What it means: “Hey there, friend!” Your pup is in a calm, relaxed state. He’s open to mingling, which means you can feel comfortable letting friends say hi.

2. What you’ll see: Your dog is standing with her body leaning forward. Her ears are erect and angled forward—or have at least perked up if they’re floppy—and her mouth is closed. Her tail might be sticking out horizontally or sticking straight up and wagging slightly.

What it means: “Hark! Who goes there?!” Something caught your pup’s attention and now she’s on high alert, trying to discern whether or not the person, animal, or situation is a threat. She’ll likely stay on guard until she feels safe or becomes distracted.

3. What you’ll see: Your dog is standing, leaning slightly forward. His body and legs are tense, and his hackles—those hairs along his back and neck—are raised. His tail is stiff and twitching, not swooping playfully. His mouth is open, teeth are exposed, and he may be snarling, snapping, or barking excessively.

What it means: “Don’t mess with me!” This dog is asserting his social dominance and letting others know that he might attack if they don’t defer accordingly. A dog in this stance could be either offensively aggressive or defensively aggressive. If you encounter a dog in this state, play it safe and back away slowly without making eye contact.

4. What you’ll see: As another dog approaches, your dog lies down on his back with his tail tucked in between his legs. His paws are tucked in too, his ears are flat, and he isn’t making direct eye contact with the other dog standing over him.

What it means: “I come in peace!” Your pooch is displaying signs of submission to a more dominant dog, conveying total surrender to avoid physical confrontation. Other, less obvious, signs of submission include ears that are flattened back against the head, an avoidance of eye contact, a tongue flick, and bared teeth. Yup—a dog might bare his teeth while still being submissive, but they’ll likely be clenched together, the lips opened horizontally rather than curled up to show the front canines. A submissive dog will also slink backward or inward rather than forward, which would indicate more aggressive behavior.

5. What you’ll see: Your dog is crouching with her back hunched, tail tucked, and the corner of her mouth pulled back with lips slightly curled. Her shoulders, or hackles, are raised and her ears are flattened. She’s avoiding eye contact.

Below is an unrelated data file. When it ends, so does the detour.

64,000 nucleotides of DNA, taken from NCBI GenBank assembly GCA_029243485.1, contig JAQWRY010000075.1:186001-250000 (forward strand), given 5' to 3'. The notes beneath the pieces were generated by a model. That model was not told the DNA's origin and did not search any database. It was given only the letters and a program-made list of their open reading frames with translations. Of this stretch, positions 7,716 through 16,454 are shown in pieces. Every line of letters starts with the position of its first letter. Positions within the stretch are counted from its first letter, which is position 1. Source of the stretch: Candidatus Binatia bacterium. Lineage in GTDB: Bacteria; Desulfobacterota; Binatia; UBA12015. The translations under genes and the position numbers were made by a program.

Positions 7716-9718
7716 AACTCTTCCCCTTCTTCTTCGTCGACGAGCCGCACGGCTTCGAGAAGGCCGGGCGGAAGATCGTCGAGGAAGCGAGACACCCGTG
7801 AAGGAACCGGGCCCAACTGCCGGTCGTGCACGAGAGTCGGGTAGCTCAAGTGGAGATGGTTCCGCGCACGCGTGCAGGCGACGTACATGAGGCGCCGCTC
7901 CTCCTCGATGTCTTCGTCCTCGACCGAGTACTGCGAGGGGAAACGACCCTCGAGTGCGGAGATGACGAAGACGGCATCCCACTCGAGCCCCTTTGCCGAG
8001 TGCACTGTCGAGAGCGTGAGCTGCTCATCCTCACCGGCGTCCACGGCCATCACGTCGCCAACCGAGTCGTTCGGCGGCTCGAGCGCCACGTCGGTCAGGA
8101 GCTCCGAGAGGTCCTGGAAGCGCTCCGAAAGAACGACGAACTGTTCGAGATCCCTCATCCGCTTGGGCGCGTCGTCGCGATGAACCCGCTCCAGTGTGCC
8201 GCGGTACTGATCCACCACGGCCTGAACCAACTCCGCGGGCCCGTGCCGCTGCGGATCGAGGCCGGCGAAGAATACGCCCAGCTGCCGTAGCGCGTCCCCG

What it means: “I’m scared, but will fight you if I have to.” This dog’s fight or flight instincts have been activated. It’s best to keep your distance from a dog in this emotional state because she could attack if she feels cornered.

6. What you’ll see: You’re staring at your dog, holding eye contact. Your dog looks away from you, tentatively looks back, then looks away again. After some time, he licks his chops and yawns.

What it means: “I don’t know what’s going on and it’s weirding me out.” Your dog doesn’t know what to make of the situation, but rather than nipping or barking, he’ll stick to behaviors he knows are OK, like yawning, licking his chops, or shaking as if he’s wet. You’ll want to intervene by removing whatever it is causing him discomfort—such as an overly grabby child—and giving him some space to relax.

7. What you’ll see: Your dog has her front paws bent and lowered onto the ground with her rear in the air. Her body is relaxed, loose, and wiggly, and her tail is up and wagging from side to side. She might also let out a high-pitched or impatient bark.

What it means: “What’s the hold up? Let’s play!” This classic stance, known to dog trainers and behaviorists as “the play bow,” is a sign she’s ready to let the good times roll. Get ready for a round of fetch or tug of war, or for a good long outing at the dog park.

8. What you’ll see: You’ve just gotten home from work and your dog rushes over. He can’t stop wiggling his backside, and he may even lower himself into a giant stretch, like he’s doing yoga.

What it means: “OhmygoshImsohappytoseeyou I love you so much you’re my best friend foreverandeverandever!!!!” This one’s easy: Your pup is overjoyed his BFF is back. That big stretch is something dogs don’t pull out for just anyone; they save that for the people they truly love. Show him you feel the same way with a good belly rub and a handful of his favorite treats.

The best way to say “I love you” in dog? A monthly subscription to BarkBox. Your favorite pup will get a package filled with treats, toys, and other good stuff (and in return, you’ll probably get lots of sloppy kisses). Visit BarkBox to learn more.